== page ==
“So often we’re comparing low-income minority children to the middle class majority and we start sending these mixed messages that don’t let us disentangle the influence of poverty from the experience of being a minority.
“There is this growing body of minority and immigrant children growing up in families that are not poor and they’re not delinquent, not at-risk. We need to know more about them and the best ways to study and understand them.”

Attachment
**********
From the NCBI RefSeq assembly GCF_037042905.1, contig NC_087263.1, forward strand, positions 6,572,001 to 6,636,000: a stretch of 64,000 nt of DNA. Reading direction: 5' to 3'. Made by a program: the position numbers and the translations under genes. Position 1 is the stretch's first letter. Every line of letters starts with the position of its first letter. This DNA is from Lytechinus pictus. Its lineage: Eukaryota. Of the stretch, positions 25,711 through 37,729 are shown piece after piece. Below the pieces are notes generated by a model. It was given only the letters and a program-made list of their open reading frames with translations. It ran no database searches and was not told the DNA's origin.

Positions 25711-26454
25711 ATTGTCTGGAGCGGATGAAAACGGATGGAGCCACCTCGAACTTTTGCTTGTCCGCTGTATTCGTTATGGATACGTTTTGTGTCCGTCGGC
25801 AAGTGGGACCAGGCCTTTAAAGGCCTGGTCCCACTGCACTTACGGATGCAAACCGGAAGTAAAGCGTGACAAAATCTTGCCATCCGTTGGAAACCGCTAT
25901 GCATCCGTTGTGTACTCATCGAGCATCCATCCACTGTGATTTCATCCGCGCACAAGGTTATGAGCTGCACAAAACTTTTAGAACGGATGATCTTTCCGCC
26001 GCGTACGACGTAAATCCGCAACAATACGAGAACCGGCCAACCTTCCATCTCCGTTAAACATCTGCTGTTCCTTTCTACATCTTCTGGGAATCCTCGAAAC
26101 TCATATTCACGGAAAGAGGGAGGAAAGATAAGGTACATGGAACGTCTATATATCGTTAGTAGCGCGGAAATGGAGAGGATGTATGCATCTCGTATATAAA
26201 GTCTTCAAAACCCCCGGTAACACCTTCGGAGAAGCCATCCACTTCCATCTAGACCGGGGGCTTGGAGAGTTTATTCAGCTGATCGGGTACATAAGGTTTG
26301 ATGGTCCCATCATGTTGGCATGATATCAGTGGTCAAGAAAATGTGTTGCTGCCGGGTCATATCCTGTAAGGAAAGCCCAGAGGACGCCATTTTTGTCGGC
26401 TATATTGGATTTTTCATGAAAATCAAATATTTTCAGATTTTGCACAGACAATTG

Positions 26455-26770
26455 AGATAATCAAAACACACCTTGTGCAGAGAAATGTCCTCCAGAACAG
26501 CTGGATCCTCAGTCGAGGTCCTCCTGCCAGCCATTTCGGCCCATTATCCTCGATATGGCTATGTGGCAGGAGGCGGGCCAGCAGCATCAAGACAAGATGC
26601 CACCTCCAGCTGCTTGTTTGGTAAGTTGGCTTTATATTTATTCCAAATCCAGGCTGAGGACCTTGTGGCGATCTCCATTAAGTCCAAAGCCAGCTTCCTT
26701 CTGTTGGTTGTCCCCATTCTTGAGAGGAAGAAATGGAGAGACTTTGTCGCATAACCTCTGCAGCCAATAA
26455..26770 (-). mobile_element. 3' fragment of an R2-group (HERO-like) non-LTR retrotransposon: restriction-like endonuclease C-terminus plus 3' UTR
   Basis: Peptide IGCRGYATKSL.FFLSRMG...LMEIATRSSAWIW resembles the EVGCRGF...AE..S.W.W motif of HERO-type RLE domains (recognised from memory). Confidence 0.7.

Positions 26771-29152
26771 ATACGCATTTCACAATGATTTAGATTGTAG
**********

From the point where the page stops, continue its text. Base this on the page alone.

Immigrant and minority children do not have to be forever associated with struggle and underachievement. It’s time to start focusing on their strengths — and help build on them.
Esther J. Cepeda is a columnist for the Washington Post Writers Group. She can be reached at email@example.com.